Hi anxious and worried, it's always such a shame to hear f&f blaming themselves. You didn't know because he didn't want you to. They are masters of deception. Then we run around sorting the money and debts, forgiving them. Forgetting to look after ourselves.

You didn't notice because you trusted him. Unfortunately you cannot trust what a compulsive gambler says. A compulsive gambler cannot gamble small amounts because they cannot stop. 

Paying a gambler's debt sets them free. He's now got more capacity to borrow. Their debts are for them to sort out, a constant reminder. It's about taking responsibility for their actions.

This is about you now, protecting your finances. Credit checks for both you and his parents. He should do his and show you. There are Experian, clearscore, karma, look at them all.

He can sign up to gamstop, restricts some online gambling, I would say you and his parents should also sign up. 

Find a gamanon meeting for support and help from others who have experienced what you are going through. Talk to gamcare.

Stepchange are a debt charity which is where he should go for help, not his family.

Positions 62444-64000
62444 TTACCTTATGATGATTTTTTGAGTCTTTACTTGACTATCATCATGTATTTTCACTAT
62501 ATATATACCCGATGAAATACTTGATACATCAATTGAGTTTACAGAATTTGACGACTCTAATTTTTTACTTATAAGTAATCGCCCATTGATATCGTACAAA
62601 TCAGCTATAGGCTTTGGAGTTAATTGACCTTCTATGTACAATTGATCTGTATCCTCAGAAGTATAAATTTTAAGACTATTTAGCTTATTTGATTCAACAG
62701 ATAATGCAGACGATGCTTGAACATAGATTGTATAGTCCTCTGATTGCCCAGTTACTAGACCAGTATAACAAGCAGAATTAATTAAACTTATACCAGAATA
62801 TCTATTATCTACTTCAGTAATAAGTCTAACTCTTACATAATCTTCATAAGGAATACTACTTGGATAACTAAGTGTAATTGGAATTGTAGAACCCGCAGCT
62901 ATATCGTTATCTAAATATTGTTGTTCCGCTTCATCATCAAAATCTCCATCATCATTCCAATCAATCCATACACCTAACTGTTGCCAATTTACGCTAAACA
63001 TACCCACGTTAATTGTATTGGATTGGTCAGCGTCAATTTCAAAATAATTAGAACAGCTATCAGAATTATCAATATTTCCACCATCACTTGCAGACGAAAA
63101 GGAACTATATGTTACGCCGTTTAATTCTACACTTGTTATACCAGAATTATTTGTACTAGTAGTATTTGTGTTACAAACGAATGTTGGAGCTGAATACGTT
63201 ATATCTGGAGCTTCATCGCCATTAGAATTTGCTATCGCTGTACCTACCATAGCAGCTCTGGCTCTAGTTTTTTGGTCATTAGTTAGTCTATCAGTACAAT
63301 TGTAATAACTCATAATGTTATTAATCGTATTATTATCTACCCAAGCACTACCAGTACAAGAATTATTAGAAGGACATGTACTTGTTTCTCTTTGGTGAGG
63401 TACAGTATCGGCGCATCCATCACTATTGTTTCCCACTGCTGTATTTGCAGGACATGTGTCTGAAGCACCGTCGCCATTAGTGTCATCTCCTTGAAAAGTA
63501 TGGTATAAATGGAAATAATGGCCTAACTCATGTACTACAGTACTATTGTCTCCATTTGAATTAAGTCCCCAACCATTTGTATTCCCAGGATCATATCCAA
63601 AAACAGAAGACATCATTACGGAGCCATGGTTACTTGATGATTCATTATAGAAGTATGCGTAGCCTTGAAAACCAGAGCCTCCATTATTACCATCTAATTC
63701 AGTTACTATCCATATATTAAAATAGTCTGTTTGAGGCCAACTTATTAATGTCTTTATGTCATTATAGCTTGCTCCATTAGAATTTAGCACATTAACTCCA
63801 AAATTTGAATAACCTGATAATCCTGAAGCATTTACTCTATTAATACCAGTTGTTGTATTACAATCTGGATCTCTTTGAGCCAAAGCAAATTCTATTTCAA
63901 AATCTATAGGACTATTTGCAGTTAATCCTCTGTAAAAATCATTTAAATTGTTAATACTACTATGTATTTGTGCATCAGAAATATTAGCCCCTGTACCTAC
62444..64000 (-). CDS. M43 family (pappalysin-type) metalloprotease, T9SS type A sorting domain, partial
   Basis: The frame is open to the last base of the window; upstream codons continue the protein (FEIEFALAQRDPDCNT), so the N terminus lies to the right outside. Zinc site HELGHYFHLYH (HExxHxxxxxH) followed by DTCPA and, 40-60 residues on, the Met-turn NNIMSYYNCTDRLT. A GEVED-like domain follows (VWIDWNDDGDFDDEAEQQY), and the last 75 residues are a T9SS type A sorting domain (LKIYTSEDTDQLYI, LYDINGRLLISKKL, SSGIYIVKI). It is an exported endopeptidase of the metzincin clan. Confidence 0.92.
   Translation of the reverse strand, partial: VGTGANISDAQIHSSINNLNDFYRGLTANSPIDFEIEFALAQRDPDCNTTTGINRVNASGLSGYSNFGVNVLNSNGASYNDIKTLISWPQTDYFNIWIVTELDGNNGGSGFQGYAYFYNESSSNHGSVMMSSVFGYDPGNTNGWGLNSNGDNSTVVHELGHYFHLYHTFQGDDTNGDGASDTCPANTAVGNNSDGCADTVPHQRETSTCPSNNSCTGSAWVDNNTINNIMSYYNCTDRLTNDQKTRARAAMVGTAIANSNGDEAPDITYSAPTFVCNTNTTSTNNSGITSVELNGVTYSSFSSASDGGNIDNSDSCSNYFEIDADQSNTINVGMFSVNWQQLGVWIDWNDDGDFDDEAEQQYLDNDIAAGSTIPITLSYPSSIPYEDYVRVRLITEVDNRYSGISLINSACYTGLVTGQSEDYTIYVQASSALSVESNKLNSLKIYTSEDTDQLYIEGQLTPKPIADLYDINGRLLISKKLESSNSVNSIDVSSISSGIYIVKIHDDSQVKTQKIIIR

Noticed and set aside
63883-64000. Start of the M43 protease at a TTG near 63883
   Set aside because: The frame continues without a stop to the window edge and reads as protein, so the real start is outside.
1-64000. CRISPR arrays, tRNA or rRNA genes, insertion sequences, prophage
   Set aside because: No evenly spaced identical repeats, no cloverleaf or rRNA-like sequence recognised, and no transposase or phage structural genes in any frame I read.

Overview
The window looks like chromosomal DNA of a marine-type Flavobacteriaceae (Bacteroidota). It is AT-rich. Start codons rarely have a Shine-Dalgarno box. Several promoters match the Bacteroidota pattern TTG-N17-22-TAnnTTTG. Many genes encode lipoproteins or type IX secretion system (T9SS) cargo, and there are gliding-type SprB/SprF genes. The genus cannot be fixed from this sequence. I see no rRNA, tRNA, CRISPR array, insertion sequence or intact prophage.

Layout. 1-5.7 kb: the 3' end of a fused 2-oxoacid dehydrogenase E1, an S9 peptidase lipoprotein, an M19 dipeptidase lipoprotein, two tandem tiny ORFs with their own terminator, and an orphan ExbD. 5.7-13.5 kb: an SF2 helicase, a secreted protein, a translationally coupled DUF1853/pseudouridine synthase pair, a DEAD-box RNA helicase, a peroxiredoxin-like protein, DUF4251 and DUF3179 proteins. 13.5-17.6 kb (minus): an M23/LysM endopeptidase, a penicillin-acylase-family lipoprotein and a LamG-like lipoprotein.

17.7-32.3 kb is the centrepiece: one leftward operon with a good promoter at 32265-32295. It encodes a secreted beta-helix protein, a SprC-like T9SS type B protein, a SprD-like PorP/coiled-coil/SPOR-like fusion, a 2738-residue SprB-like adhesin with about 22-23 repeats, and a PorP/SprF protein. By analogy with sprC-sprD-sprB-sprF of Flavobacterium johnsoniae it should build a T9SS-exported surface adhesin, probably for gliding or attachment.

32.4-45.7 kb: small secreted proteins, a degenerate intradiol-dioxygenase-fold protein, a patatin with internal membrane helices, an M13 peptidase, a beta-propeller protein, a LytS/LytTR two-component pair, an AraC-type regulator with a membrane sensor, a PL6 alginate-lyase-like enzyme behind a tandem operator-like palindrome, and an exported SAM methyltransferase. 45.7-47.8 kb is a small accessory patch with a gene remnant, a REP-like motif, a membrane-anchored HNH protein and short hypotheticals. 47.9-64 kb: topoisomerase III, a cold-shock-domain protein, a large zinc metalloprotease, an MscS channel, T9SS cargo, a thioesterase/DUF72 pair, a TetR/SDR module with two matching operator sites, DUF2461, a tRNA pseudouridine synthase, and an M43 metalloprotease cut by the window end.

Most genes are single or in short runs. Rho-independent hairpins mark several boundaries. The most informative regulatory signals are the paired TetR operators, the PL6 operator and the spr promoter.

GA is something he should look into, realistically if he's not ready to stop he won't. 

Now you need to change how you react to him. You can't be complacent, you need to learn about compulsive gambling. It's not about controlling another, it's about change. 

Posted : 14th October 2019 8:56 am


I'm sorry your going through this.  My boyfriend has been amazing.  I can totally relate to your post.  He will only quit if he wants to quit. I'm in 20k of debt, I don't have parents to help me out.  He's lucky in that respect.  I use to lie and make false promises to my boyfriend.  It's going to be a long road to recovery but one day he will realise that you and his family are more important than some stupid bet.  Money is nothing unless you have someone special to share it with.